Alison Stribling has learned a lot about infectious disease since she transferred onto Covid-19 response at the health department in Contra Costa County near San Francisco. One of her discoveries: How vital fax machines are to US pandemic response.
Across the country, labs and health providers report new Covid-19 cases to local health departments. At Contra Costa Health Services, officials use the data to start contact tracing or send extra help in certain cases, such as at a care home or to an infected health care worker.
On a typical day in Contra Costa, only around half of those reports arrive electronically; the rest, as many as hundreds, flow in via the fax line, creating a Sisyphean reading list. “It can be a very long day, especially during surges,” says Stribling, a public health program specialist. “It’s that feeling of ‘I can never get on top of this.’”
Now, Contra Costa’s fax first responders have a little high-tech help. Just before Thanksgiving, the department booted up software called Covid Fast Fax, developed in hurried collaboration with Stanford University researchers. It flags the most urgent new faxes using machine-learning algorithms. When Stribling and others in the fellowship of the fax returned to work after the holiday, they had a backlog of hundreds of faxes to read—but at least knew where to start. “That was great timing,” Stribling says.
Like much else about US pandemic response, the project highlights the creakiness of the country’s health system. It’s also another example of creative minds patching it up with hasty innovation, after skilled auto workers made face shields, or homemade hand sanitizer. In 2020, such projects can be lifesavers. Contra Costa’s Stanford collaborators have now released their code and methodology for other researchers or health departments to use.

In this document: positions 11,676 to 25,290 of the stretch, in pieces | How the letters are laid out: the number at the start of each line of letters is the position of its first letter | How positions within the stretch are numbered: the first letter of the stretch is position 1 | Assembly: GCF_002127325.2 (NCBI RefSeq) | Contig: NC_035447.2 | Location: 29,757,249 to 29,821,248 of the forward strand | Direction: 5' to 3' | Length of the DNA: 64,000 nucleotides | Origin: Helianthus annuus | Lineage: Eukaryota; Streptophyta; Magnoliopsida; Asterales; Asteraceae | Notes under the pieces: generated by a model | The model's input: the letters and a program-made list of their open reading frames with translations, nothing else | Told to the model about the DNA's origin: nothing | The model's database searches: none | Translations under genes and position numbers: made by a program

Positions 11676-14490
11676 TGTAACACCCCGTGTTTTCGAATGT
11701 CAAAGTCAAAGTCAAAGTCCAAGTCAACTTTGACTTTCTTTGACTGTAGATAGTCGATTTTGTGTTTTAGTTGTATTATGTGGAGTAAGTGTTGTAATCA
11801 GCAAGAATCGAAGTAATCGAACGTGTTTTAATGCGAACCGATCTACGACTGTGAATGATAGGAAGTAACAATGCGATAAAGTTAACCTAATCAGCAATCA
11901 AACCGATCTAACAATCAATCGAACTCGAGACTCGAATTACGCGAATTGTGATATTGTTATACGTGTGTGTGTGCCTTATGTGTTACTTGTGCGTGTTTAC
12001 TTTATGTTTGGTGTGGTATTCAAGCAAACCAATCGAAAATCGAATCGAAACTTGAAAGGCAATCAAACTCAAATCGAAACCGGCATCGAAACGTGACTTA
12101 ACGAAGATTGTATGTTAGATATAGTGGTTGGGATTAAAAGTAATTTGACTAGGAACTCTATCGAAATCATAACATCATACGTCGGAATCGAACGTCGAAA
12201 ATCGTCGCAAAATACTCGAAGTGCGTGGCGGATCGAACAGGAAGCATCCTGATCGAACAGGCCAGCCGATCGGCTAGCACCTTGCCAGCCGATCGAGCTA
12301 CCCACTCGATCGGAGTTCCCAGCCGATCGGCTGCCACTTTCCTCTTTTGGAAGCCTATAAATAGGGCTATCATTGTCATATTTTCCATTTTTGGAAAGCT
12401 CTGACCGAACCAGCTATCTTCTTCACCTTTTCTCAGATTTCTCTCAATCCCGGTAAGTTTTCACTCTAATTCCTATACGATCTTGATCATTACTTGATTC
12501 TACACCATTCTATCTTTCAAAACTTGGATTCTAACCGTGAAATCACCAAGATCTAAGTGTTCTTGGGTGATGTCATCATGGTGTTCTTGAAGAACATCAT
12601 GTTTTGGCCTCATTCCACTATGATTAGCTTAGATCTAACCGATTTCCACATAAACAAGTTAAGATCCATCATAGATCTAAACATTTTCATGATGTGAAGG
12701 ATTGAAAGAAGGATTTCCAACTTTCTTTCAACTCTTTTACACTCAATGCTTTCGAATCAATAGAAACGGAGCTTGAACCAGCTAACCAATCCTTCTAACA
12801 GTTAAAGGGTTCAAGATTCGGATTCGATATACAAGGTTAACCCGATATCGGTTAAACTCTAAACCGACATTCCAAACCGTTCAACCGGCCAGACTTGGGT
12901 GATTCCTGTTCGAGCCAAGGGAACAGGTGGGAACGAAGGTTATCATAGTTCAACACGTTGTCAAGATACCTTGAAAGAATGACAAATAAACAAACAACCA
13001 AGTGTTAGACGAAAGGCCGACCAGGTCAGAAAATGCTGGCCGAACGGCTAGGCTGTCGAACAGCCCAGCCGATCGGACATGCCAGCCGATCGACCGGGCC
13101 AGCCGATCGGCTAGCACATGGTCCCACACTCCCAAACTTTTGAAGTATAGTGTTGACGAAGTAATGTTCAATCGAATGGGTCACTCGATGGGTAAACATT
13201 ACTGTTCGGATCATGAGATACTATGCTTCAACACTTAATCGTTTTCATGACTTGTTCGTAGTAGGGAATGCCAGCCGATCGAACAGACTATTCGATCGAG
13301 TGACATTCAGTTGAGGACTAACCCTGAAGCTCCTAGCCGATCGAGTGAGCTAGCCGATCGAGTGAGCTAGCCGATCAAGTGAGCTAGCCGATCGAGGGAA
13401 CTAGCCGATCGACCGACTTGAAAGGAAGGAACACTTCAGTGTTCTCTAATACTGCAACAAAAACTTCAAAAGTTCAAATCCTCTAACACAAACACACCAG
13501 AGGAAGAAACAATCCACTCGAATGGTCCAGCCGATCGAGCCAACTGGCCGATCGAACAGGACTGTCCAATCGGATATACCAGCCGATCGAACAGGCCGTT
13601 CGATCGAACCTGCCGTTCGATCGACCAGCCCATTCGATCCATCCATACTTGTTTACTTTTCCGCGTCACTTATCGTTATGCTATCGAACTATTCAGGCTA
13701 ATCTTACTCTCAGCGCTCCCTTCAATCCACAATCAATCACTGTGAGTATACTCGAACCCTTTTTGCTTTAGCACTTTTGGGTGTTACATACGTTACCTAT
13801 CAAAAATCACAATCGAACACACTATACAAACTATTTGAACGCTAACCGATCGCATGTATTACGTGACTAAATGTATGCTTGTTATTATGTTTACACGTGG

Contra Costa got its AI helper after Amit Kaushal, a Stanford professor and practicing physician who works on integrating machine learning into health care, offered the department his skills this spring. Kaushal suggested collaborating on a grant he’d received to work on curbing the virus’s spread with a contact-tracing app using Bluetooth signals. Officials got more excited when he tossed out the notion of an AI-enhanced fax line.
Health officials in Contra Costa were struggling with more than just the volume of incoming case reports. Faxes appear as PDFs on a server, not piles of paper—this is after all the 21st century. But it’s tricky to spot and assess a Covid-19 case at a glance. Cases can be reported on several different forms, which are also used for other diseases, are often scrawled by hand not typed, and sometimes arrive in a jumble of other messages or records. On a usual day, two public health specialists would be assigned to read through and prioritize incoming faxes. “Very few faxes are the same, and it takes a lot of attention to detail and training to know what you’re looking at,” says Stribling, who for a time led the team handling incoming case data. “That can be hard to do for eight hours or more.”
“Doctors’ handwriting broke our AI system.”
Amit Kaushal, professor and physician, Stanford
Kaushal and fellow Stanford researchers aimed to tame the problem using machine-learning software that analyzes images—technology more commonly aimed by medical researchers at tumors, not faxes.
To avoid handling sensitive medical data, Kaushal recruited some fellow physicians to fill out disease reporting forms with randomly generated patient data in authentically doctorly scrawls. The phony forms were sent to a fax line to create authentic-looking sample data. Grad student Adam Lavertu used that data to train software to classify whether a page of an incoming fax contains a new Covid-19 case report or is something else, like a medical record or report of tuberculosis.